Big Ben is bedrock of 'Rosetta Stone' attack

One week, Ben Roethlisberger is being given a diploma after graduating from college. The next, he's being handed a new playbook from offensive coordinator Todd Haley.

"I joke and say that my final paper for Miami on Tibet was a lot easier than the Rosetta Stone we're doing now here," Roethlisberger told the Pittsburgh Post-Gazette last week.

The Steelers quarterback might have been showing off with the reference to the the ancient hieroglyphic stone (and not the computer software that helped swimmer Michael Phelps learn some words in Mandarin), but you get the point of the punchline. Based on what he's seen of Haley's complicated offense so far, Roethlisberger estimated it's 90 percent different than the one run by former Steelers coordinator Bruce Arians.

What should never change is the foundation of the Steelers' attack -- and that is Roethlisberger. Haley is the new playcaller, but this is still Roethlisberger's offense. As long as he's able to stand on two feet -- which has been a challenge at times after taking so many hits -- Roethlisberger should be slinging the ball 30 times per game to Mike Wallace, Antonio Brown and Heath Miller.

If the Steelers want a top-10 offense, they have to throw the ball. The three teams that averaged over 30 points per game last season were pass-first offenses that relied on the arms of Aaron Rodgers, Drew Brees and Tom Brady.

If the Steelers want to remain an annual playoff contender, their offense has to revolve around Roethlisberger. The top five passing teams in the NFL last season -- New Orleans, New England, Green Bay, Detroit and New York Giants -- all advanced to the postseason and two of them met in the Super Bowl.

There was talk this offseason that Pittsburgh needed to get back to "Steelers football" and run the ball more. But who said that -- Art Rooney II or Ray Lewis? Because taking the ball out of Roethlisberger's hands only helps the defense.

Haley has proven extremely adaptable in his last two NFL stops. As the head coach of the Kansas City Chiefs, he installed a run-heavy offense with running backs Jamaal Charles and Thomas Jones. As the offensive coordinator with the Arizona Cardinals, he put together a pass-happy attack with Kurt Warner, Larry Fitzgerald, Anquan Boldin and Steve Breaston.

It doesn't take an ESPN analyst like Trent Dilfer to realize that the Steelers' personnel resembles the Cardinals more than the Chiefs. The Steelers have one of the top five quarterbacks in the NFL and a handful of young receivers who can fly all over the field. Pittsburgh is also going to be without its starting running back (Rashard Mendenhall is recovering from knee surgery) and doesn't have a Pro Bowl fullback like Vonta Leach. There really should be no mystery in how the Steelers will attack defenses this year.

"Steelers fans and coach [Mike] Tomlin and the Rooneys apparently thought [Arians] was throwing the ball too much," Roethlisberger said last week. "But yesterday in Coach Haley's office, we were talking about using the no-huddle and throwing the ball and how much we have to use our weapons."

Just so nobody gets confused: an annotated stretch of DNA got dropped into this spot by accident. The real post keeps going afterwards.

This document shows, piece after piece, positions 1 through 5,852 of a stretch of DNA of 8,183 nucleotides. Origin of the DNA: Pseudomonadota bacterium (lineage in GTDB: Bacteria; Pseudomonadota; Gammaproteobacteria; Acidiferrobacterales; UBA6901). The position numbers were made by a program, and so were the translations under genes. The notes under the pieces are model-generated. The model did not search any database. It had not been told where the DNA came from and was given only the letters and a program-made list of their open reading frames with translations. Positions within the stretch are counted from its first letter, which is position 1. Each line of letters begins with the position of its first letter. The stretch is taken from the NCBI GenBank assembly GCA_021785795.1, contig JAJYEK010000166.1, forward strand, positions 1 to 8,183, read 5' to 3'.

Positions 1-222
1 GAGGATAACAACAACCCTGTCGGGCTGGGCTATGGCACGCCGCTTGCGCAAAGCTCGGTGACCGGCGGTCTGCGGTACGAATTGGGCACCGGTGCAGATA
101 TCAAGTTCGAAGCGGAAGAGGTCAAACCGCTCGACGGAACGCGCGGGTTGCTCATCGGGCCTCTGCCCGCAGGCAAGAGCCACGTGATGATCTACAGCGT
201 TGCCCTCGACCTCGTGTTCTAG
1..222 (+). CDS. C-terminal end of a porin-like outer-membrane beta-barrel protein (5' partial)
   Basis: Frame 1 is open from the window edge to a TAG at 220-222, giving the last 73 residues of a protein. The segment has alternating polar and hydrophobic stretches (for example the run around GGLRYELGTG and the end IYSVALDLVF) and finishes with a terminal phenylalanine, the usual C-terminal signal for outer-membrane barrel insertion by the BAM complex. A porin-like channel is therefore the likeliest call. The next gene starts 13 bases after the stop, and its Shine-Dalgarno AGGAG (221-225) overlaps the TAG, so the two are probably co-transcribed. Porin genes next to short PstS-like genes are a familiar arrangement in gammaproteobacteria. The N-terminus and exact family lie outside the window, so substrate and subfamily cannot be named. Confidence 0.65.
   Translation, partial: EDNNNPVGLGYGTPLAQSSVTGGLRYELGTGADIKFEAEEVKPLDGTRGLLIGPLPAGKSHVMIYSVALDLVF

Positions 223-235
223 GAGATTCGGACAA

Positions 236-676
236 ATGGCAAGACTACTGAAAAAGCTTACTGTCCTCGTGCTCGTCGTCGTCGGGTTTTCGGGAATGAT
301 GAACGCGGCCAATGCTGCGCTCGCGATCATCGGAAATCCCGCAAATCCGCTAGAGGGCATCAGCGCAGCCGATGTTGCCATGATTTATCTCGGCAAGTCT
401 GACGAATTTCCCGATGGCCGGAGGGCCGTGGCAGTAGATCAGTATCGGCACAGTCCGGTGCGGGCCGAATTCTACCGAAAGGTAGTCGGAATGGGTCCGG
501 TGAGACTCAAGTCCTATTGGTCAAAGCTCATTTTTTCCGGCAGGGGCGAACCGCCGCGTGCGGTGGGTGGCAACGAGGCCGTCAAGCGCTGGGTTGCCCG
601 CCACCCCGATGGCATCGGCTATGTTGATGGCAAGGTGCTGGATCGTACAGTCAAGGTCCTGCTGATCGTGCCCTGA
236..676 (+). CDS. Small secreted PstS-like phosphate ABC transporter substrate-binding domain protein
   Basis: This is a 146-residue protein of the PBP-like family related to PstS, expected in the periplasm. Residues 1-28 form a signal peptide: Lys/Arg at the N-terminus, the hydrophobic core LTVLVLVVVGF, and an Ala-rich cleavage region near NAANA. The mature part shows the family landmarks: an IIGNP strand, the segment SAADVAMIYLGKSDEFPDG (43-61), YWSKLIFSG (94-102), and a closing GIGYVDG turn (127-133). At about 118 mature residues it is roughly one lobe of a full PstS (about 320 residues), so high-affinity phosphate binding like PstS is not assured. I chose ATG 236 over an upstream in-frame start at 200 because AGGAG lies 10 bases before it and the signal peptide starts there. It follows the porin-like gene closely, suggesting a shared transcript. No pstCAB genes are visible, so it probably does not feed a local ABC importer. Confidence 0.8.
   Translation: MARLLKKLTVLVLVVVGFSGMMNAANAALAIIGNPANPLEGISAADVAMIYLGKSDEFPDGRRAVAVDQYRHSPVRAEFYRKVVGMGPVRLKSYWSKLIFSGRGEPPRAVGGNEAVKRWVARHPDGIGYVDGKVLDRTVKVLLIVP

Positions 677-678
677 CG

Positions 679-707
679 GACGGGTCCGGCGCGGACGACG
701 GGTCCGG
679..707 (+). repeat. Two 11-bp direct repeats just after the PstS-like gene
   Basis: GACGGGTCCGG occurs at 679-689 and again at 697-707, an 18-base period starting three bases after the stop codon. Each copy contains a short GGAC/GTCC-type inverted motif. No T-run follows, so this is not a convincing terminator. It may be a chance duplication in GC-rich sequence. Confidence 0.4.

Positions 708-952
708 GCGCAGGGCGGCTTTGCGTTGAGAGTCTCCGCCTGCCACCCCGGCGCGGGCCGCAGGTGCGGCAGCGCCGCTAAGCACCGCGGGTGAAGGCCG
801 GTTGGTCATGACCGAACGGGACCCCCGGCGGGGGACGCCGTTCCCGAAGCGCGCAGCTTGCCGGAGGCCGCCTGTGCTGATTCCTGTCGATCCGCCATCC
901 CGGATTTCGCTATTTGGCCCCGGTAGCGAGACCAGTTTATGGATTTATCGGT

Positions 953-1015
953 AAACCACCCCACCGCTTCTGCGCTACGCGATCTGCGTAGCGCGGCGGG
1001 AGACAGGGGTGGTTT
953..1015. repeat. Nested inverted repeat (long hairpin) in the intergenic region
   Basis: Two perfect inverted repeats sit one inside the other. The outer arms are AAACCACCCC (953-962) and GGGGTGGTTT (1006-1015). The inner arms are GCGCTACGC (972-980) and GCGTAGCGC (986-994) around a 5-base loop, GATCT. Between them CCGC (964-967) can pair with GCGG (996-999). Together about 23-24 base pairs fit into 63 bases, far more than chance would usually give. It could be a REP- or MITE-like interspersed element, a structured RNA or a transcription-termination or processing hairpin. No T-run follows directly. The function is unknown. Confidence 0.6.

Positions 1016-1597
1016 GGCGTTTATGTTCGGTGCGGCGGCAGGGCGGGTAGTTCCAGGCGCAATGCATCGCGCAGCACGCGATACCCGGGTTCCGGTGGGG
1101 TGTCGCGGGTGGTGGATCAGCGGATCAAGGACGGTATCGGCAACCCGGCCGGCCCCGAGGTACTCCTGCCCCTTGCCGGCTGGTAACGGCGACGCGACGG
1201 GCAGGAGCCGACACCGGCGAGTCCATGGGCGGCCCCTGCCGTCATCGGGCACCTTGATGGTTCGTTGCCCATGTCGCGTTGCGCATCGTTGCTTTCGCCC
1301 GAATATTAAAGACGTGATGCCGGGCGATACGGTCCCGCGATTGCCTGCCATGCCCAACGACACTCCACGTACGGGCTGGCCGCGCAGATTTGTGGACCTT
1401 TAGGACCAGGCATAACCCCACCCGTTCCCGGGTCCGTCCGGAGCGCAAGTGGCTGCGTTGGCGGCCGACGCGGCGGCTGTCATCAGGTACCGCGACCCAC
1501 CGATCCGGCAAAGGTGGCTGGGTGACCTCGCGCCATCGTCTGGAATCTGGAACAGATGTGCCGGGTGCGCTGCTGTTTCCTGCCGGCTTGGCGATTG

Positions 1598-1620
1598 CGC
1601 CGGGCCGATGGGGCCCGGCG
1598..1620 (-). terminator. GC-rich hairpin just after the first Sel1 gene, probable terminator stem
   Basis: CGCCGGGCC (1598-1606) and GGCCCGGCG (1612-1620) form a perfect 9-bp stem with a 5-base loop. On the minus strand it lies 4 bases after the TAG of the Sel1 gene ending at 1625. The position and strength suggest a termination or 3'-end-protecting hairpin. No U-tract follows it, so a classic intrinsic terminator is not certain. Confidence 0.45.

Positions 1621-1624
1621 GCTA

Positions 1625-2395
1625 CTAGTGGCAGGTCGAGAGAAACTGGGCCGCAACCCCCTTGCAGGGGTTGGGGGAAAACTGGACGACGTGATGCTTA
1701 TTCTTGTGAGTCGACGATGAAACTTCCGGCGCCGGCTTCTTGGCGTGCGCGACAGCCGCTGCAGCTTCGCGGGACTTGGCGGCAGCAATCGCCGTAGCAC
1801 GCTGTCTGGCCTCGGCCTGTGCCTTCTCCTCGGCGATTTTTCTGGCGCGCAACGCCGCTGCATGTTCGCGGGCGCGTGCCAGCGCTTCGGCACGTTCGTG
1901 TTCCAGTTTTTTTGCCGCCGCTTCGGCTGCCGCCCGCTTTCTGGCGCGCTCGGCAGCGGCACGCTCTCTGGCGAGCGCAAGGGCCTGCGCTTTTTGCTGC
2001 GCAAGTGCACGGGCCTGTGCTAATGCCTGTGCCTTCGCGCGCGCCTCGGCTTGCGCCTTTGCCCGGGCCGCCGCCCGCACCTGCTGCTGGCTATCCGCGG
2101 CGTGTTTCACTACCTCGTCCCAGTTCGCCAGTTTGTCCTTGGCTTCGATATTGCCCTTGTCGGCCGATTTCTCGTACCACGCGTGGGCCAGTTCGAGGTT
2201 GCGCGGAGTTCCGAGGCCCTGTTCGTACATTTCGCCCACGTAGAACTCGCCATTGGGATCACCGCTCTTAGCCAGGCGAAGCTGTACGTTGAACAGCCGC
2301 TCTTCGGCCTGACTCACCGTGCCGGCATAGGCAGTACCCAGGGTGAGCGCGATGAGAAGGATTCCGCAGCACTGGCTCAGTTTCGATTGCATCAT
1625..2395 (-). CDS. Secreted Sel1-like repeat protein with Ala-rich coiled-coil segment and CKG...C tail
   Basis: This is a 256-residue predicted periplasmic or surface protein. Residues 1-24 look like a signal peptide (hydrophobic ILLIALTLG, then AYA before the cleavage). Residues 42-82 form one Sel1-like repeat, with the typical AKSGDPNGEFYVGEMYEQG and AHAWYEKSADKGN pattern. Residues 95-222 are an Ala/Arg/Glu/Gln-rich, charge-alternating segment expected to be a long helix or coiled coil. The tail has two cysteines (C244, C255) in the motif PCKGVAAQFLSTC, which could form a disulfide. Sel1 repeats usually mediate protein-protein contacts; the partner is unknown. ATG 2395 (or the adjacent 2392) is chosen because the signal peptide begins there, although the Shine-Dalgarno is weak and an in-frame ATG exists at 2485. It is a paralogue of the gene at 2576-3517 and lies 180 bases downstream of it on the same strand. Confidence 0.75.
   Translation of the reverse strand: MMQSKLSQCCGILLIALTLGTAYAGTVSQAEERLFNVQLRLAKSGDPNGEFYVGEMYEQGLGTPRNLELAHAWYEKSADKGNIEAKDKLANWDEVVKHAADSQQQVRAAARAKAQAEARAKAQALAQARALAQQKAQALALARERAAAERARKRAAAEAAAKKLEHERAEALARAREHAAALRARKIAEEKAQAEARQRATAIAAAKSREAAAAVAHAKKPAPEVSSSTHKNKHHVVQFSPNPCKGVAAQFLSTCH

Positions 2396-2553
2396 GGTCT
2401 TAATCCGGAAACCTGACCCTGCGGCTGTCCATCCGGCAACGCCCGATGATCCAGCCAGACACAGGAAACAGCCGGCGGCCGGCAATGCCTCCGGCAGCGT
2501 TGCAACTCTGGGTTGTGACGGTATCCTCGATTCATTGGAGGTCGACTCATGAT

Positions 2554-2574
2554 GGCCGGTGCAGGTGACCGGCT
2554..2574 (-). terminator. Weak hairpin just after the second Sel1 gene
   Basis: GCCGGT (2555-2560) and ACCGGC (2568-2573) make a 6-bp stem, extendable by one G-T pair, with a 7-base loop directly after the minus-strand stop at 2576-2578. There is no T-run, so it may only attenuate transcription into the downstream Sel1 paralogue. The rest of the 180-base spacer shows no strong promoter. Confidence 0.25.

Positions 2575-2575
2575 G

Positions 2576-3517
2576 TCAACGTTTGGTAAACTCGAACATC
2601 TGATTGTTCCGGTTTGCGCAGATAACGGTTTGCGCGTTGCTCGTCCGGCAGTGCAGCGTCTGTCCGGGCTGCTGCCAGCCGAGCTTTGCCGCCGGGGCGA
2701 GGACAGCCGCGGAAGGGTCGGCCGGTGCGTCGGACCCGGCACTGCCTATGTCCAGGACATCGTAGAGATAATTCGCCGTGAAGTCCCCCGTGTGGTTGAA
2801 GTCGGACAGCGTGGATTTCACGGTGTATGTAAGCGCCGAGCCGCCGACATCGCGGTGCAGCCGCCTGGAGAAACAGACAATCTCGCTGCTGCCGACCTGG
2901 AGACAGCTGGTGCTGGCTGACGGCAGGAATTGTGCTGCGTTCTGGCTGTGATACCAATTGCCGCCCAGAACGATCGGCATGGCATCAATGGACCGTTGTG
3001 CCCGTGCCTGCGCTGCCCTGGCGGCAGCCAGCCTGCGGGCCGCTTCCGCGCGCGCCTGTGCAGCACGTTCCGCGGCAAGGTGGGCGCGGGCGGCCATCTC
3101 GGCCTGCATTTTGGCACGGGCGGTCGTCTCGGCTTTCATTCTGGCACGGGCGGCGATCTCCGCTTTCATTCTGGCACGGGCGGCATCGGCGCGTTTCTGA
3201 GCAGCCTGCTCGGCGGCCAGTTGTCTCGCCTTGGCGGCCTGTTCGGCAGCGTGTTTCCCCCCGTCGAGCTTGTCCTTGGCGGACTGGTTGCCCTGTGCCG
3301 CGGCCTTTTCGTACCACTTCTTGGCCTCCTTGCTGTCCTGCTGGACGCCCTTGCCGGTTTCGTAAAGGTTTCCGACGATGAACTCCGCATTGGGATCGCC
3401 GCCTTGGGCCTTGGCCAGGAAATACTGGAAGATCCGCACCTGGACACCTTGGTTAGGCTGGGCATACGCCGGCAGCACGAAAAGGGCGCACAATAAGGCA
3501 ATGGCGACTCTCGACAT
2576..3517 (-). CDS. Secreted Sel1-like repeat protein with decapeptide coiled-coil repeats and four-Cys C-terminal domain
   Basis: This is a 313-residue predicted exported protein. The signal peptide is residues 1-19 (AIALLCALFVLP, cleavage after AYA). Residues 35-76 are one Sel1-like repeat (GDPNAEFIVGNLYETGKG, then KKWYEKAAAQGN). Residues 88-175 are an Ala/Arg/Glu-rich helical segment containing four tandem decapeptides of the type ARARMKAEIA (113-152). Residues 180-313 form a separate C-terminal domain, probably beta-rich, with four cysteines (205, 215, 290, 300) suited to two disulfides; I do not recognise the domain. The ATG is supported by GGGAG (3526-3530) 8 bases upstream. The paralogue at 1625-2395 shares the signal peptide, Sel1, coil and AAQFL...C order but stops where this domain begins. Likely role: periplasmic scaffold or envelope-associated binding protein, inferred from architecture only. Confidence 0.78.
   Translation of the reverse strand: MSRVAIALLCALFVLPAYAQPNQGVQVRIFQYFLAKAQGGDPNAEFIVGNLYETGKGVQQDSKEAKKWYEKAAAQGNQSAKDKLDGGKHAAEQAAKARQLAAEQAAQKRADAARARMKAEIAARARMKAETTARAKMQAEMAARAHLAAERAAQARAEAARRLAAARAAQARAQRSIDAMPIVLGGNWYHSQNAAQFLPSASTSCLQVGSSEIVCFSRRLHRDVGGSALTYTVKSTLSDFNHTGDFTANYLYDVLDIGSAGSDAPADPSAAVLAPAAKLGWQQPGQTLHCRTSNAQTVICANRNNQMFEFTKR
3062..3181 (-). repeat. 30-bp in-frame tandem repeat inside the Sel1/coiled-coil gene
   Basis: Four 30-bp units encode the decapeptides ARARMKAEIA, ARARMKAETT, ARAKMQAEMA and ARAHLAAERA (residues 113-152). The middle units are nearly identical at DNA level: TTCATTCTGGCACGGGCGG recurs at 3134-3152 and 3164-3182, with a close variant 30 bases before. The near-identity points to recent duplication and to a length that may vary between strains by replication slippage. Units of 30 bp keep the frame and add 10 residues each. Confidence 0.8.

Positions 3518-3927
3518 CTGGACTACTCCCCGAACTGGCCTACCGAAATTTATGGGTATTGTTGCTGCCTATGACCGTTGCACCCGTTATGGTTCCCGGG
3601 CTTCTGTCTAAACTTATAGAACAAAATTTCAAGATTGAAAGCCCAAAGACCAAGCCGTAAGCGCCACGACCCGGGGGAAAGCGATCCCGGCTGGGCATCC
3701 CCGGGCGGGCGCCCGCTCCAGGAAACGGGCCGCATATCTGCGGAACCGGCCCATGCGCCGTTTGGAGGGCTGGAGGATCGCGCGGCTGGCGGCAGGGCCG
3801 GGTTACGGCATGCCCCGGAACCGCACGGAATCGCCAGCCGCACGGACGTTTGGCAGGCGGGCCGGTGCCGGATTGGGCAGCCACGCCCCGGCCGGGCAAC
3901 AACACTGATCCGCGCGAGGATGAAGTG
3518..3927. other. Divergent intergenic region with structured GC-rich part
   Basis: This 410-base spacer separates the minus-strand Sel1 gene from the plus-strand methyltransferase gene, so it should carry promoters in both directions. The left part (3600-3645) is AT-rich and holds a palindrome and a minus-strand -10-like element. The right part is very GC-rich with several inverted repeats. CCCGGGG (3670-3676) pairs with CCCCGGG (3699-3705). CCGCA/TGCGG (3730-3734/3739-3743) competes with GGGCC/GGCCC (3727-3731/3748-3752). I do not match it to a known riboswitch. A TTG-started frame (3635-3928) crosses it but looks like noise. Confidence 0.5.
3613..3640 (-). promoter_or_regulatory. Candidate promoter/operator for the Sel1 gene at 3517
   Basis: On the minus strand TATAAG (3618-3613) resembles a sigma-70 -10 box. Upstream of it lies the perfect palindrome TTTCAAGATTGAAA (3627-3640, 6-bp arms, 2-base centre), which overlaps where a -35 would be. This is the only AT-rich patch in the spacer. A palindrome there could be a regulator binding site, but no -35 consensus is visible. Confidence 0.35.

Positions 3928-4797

The Steelers have yet to line up as a full team this offseason, but you can imagine what they will look like on offense when they do. It should be three wide receivers split out wide and a single back behind Roethlisberger. The idea is to spread out defenses and keep them on their heels with the no huddle.

Haley won't be afraid to put the offense on the shoulders of Roethlisberger. He did it with Warner in Arizona. In 2008, the Cardinals had the highest called-pass percentage in the league at 66.1 percent, according to ESPN Stats & Information's Allison Loucks.

The Steelers were never that one-dimensional under Arians, although it seemed like it at times. Last season, the Steelers called passes (includes sacks and scrambles) on 58.7 percent of their plays , which was 11th in the NFL but still under the league average of 59.4 percent.

The change from Arians to Haley was more than retooling the scheme. It's about getting into the end zone. There was no excuse for the Steelers ranking 12th in scoring in 2009 and 2010. And there was really no excuse for them to rank 21st this past season. Pittsburgh averaged only 20.3 points per game in 2011 and scored more than 30 points just three times.

Haley has to know the pieces are in place for a top-notch offense. Roethlisberger, who threw for more than 4,000 yards in two of the past three seasons, is proof of that. He can go deep to Wallace, hit Brown over the middle or find Miller down the seam. There are more options with speedy Emmanuel Sanders and veteran Jerricho Cotchery.

Perhaps one tweak is getting Roethlisberger to get rid of the ball quicker. The Steelers already took steps to reduce the hits on the two-time Super Bowl-winning quarterback by drafting offensive linemen in the first two rounds. The biggest loss on offense, outside of Mendenhall, was the release and eventual retirement of wide receiver Hines Ward. However, that departure should allow Roethlisberger to take on a larger leadership role.

So, Roethlisberger's first challenge is to understand the "Rosetta Stone" playbook. His ultimate one is to take a good offense and make it a great one.